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Paging Dr. Kim… Your World Bank Nomination is Ready
By Martin Denholm
“Non-white, non-WASP and not Larry Summers.”
Quoted in the Guardian, that’s how David Blanchflower, Professor of Economics at Dartmouth College, describes his boss, Dr. Jim Yong Kim – the man President Obama has just nominated for president of the World Bank.
I must admit, I chuckled at the last part of his statement. Summers, a former U.S. Treasury Secretary, Chief Economist at the World Bank and one of Obama’s top former economic advisors, was considered to be a leading candidate for the post.
I’m not sure why, given that he’s a pretty polarizing character. A man who rejected further regulation in the derivatives market and even once signed a non-serious memo that suggested developed countries should dump their toxic waste in third-world nations.
Needless to say, his potential nomination received an icy reception among the World Bank’s emerging nations. (A petition against his nomination last month also received almost 40,000 signatures in 24 hours, according to Dealbreaker.)
That’s important, because emerging markets are playing a more influential role in this race – a development that Obama recognizes with his nomination of Kim…
From Korea to the Cornfields
Born in Seoul, South Korea, 52-year old Kim moved to the United States when he was five and grew up in the American heartland of Iowa.
A licensed physician, he co-founded the Partners in Health program (which offers aid to the poor) while at Harvard University in 1987, and went on to run the World Health Organization’s HIV and AIDS division. And he’s currently the president of Dartmouth College.
Obama’s choice was a surprise, given that some big names were touted as candidates. In addition to Summers, Secretary of State, Hillary Clinton, had been mentioned, as well as United Nations Ambassador, Susan Rice.
But Kim doesn’t come completely from left-field. In 2006, Time Magazine named him among its “100 Most Influential People in the World.”
Surprising or not, there are strategic political aspects to the move…
The “World” Bank… But Only Americans Need Apply
Since the World Bank was founded in 1944, an American has held the position of president for the entire time. Similarly, the top job at the International Monetary Fund has traditionally gone to a European. It’s a cozy arrangement that the two continents share.
Needless to say, in this globalized world, calls are growing from emerging nations that the status quo and U.S.-European disregard of other nations should end. And that the World Bank Chief should finally be a non-American.
For example, Africa has united behind Nigerian Finance Minister, Ngozi Okonjo-Iweala, in hopes of a “merit-based, open and transparent” appointment.
With that in mind, Obama’s decision may go some way to appeasing:
“It’s time for a development professional to lead the world’s leading development agency. Jim has truly global experience. His personal story exemplifies the great diversity of our country… his experience makes him ideally suited to forge partnerships around the world.”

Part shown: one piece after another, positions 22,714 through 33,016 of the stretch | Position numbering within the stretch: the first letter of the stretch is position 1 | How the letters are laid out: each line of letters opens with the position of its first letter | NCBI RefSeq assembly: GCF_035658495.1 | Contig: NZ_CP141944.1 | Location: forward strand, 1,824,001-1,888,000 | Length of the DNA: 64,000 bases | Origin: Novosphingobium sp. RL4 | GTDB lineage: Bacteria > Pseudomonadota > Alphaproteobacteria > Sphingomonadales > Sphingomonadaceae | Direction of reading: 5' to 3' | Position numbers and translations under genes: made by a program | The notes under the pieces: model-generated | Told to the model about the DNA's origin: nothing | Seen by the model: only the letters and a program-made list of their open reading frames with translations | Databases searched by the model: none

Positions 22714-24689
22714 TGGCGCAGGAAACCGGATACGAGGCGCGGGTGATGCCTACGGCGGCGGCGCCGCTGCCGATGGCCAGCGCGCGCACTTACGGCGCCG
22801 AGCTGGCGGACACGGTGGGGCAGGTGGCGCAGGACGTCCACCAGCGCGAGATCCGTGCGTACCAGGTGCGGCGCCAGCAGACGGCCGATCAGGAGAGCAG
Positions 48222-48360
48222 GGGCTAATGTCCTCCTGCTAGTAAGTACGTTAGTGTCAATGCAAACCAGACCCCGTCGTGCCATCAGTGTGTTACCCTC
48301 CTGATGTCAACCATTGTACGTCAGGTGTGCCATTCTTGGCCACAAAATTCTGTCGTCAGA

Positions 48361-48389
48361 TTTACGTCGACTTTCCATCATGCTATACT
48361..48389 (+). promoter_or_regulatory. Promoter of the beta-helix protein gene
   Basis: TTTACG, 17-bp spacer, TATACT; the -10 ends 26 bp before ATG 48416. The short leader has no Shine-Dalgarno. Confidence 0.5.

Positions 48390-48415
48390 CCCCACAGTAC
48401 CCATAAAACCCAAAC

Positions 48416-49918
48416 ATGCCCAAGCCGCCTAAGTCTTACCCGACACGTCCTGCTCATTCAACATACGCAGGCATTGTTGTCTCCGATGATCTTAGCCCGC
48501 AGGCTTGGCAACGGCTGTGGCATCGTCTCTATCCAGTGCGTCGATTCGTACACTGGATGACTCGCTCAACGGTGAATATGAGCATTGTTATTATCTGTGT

Kim also has the backing of a man who could have got the nomination himself…
Before the United States finally announced Kim as its official nominee, the leading candidate was Jeremy Sachs.
The Director of the Earth Institute at Columbia University and adviser to United Nations Secretary-General Ban-ki-Moon, Sachs entered the race with the support of Kenya, Malaysia, Jordan and East Timor.
But after Kim was announced, he withdrew his bid and graciously said, “Kim is a superb nominee. I support him 100%.” He was also in favor of the bank being run by a development expert.
In the end, despite the pressure from emerging nations, Kim is likely to get the job. The reason boils down to simple math and politics…
The United States holds the most casting votes in the ballot – 187. That’s about 16% of the total amount alone. In addition, European Union countries hold almost one-third of the votes – and with them likely to support the United States in that cozy World Bank-IMF arrangement I mentioned a moment ago, it’s all but a done deal. Especially when you factor in the likely votes for Kim from his birthplace in Asia, too.
So try as they might, it would seem to be very difficult for emerging markets in South America and Africa to break that stranglehold.
Question is, can Kim – who’s neither an economist, nor a banker – fulfill the job of “President of the World Bank?”
As Kim’s friend and Chair of Harvard University’s Department of Global Health, Paul Farmer, told the BBC:
“I can think of no one more able to help families, communities and nations break out of poverty, which is the stated goal of the World Bank. He’s worked in rural villages and squatter settlements just as he’s worked in the halls of power and privilege.”
I’d also venture to say that because Kim isn’t a stuffy, died-in-the-wool economist or banker, it might actually put him in pretty good shape right off the bat!
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